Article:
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Archive for Saturday, April 5, 2003

Iraq Chalk Jayhawk

KU flag accompanies Army officer to front

April 5, 2003

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U.S. Army Capt. Brad Loudon had to trek through the Iraqi desert with a 60-pound backpack, but he found room to carry one extra item with his gear -- a giant KU flag.

Loudon e-mailed a photo to his friends Friday morning showing himself, dressed in combat fatigues, holding the crimson-and-blue flag in front of a wall-tile portrait of Saddam Hussein.

"Carrying the flag to Iraq will tell you the kind of fan he is," said Jason Zuba, who was a Sigma Phi Epsilon fraternity brother of Loudon's at Kansas University. "He's fighting for his life, yet he can't wait until tipoff."

His friends and family said they thought Loudon, an Overland Park native who graduated from KU in 1997, was in or near Baghdad with the 2nd Battalion, 70th Armored Regiment from Fort Riley. His tank regiment has split, with half in Carbala and the other half at the Baghdad airport, said his father, Byron Loudon of Overland Park.

But Byron Loudon said he knew his son's heart was with the Jayhawks, even though he's half a world away from New Orleans and KU's Final Four game.

Brad Loudon is a lifelong KU fan. As a junior-high student in 1988, he and two friends went to an Overland Park hotel to finagle NCAA championship tickets from dejected Duke fans who were heading home after their team lost, his father recalled.

Loudon, 28, also attended all of KU's NCAA Tournament games last year. And he was celebrating KU's win over Iowa State Feb. 16 at a local bar when he got a cell phone call summoning him to Fort Riley for war duty.

Kevin Konen, of Kansas City, Kan., another of Loudon's Sigma Phi Epsilon brothers, said he woke Friday morning to see the photo of Loudon in his e-mail inbox.

"It was so awesome to open that up first thing in the morning," Konen said. "When he was packing his stuff, he must have thought, 'OK, I got my socks, my underwear, my KU flag.' I've never been in the military, but I'd think that's the last thing you'd think about."

Loudon's fiancee, Courtney Hoyt, of Overland Park, has talked to him several times from Iraq. Loudon has borrowed a phone from a Chicago Tribune reporter embedded with his unit to make the calls.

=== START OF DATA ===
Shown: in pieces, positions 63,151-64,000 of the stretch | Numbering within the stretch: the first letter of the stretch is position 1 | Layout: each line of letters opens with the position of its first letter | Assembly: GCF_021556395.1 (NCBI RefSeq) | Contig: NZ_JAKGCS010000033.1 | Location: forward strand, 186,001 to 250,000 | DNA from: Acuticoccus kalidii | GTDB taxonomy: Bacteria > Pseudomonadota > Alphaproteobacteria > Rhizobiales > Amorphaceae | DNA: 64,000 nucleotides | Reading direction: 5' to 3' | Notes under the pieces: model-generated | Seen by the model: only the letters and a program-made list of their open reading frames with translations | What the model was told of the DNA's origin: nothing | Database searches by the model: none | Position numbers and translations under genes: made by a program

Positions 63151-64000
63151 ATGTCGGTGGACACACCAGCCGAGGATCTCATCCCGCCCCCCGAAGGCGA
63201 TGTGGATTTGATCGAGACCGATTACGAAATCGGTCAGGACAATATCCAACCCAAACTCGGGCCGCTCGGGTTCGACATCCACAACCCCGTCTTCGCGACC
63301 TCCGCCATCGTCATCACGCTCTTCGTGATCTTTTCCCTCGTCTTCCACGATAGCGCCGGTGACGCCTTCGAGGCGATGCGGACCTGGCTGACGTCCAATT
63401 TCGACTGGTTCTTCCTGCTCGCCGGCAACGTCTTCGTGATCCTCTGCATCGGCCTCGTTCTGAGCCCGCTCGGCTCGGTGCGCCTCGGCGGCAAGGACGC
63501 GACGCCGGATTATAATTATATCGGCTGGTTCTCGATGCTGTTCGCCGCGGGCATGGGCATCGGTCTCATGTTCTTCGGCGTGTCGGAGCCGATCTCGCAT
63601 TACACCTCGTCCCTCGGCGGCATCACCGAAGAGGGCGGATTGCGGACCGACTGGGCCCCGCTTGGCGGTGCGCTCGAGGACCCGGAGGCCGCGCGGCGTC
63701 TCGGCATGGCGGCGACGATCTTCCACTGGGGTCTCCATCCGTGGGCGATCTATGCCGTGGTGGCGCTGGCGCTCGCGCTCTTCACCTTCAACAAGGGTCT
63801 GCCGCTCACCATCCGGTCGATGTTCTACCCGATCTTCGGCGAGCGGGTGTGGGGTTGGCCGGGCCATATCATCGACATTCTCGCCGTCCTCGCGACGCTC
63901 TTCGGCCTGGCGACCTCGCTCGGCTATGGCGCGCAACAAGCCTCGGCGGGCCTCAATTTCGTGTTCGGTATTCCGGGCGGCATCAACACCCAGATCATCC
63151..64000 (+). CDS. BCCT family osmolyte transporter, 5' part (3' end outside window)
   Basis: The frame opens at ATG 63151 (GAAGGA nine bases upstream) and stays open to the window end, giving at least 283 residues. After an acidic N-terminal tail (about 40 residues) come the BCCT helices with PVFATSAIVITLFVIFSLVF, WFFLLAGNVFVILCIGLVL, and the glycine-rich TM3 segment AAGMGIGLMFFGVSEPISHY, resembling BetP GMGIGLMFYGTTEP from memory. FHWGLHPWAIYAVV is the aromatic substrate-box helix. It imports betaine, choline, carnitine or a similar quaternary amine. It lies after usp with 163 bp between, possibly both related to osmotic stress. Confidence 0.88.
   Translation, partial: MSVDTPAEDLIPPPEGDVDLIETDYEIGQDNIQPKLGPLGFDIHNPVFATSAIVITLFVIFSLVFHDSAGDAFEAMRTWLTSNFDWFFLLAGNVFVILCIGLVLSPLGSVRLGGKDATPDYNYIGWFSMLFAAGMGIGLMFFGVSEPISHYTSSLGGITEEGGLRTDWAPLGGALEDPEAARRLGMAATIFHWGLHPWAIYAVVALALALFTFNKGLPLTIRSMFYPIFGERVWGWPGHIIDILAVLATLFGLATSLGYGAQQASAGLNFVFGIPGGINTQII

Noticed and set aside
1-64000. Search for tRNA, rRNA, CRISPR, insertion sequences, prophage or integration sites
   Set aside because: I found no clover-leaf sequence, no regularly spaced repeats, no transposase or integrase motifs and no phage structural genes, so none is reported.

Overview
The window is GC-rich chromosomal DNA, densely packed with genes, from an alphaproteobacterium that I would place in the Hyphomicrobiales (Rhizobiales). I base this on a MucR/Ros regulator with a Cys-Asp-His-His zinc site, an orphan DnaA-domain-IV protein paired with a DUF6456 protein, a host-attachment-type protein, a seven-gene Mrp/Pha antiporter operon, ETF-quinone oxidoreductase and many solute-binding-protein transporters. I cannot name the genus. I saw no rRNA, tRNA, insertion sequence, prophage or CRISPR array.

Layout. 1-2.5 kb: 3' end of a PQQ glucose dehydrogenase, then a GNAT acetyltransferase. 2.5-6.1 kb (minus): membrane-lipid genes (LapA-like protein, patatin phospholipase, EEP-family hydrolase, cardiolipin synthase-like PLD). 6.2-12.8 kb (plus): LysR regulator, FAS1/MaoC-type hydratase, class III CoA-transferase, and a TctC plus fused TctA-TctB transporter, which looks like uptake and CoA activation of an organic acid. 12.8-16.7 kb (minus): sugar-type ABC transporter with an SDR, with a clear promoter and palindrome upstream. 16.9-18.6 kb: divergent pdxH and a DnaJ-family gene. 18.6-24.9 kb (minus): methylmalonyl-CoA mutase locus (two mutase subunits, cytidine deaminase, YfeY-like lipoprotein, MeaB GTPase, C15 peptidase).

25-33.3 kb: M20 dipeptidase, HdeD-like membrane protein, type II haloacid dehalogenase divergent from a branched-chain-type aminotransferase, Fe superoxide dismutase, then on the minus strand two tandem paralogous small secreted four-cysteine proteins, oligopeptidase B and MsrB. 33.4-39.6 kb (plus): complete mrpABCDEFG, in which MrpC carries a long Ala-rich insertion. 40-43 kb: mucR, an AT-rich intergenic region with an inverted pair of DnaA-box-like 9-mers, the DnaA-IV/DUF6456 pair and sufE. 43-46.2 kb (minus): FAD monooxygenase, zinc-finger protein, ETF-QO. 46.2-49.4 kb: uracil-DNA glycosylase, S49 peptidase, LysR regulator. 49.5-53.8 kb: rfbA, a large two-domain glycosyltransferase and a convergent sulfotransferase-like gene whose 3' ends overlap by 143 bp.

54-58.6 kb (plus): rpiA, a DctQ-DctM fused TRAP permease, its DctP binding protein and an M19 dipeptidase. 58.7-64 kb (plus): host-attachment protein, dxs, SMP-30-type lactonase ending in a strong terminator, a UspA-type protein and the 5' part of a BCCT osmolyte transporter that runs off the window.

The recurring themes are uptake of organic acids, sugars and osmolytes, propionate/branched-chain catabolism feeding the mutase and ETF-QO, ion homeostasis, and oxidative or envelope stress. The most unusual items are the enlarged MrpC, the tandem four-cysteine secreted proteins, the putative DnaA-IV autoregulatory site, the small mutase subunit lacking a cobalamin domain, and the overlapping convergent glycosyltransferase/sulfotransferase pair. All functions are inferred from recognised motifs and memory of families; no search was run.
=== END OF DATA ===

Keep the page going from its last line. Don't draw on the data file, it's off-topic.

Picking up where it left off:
U.S. Army Capt. Brad Loudon displays a Kansas University flag in
front of a portrait of Iraqi President Saddam Hussein. Friends and
family say Loudon, "a big KU basketball fan," is in or near Baghdad
with the 2nd Battalion, 70th Armored Regiment from Fort Riley.

U.S. Army Capt. Brad Loudon displays a Kansas University flag in front of a portrait of Iraqi President Saddam Hussein. Friends and family say Loudon, "a big KU basketball fan," is in or near Baghdad with the 2nd Battalion, 70th Armored Regiment from Fort Riley.

She said Loudon was able to listen to the Duke game last week.

"When he called, he's very calm, yet when it comes to KU, that's when he totally changes," Hoyt said. "He can be out there fighting the war and be very calm and nonchalant, but when he watches a KU game, he totally changes."

This isn't the first time for Loudon to receive media attention. He was on "NBC Nightly News," had his photo in USA Today and has been quoted in the Chicago Tribune.

Military service runs in the family for the Loudons. Byron Loudon, an attorney, was a Navy JAG officer from 1969 to 1972.

Brad Loudon was planning to be an Army JAG officer, too. After graduating from KU in 1997, he attended Washburn University School of Law and graduated in 2000.







But he later changed his mind and opted for a combat role.

"He said, 'I can be a lawyer the rest of my life. I want to do something exciting now,'" said Byron Loudon, who participated in a yellow-ribbon ceremony at KU Wednesday to support U.S. troops.

Byron Loudon said he knew his son had taken a U.S. flag to the Middle East, but he wasn't aware of the KU flag.

He said he hoped Brad was in a place to listen to tonight's Final Four game.

"He's a big KU basketball fan, no doubt about it," the elder Loudon said. "Obviously, he's got other commitments right now."

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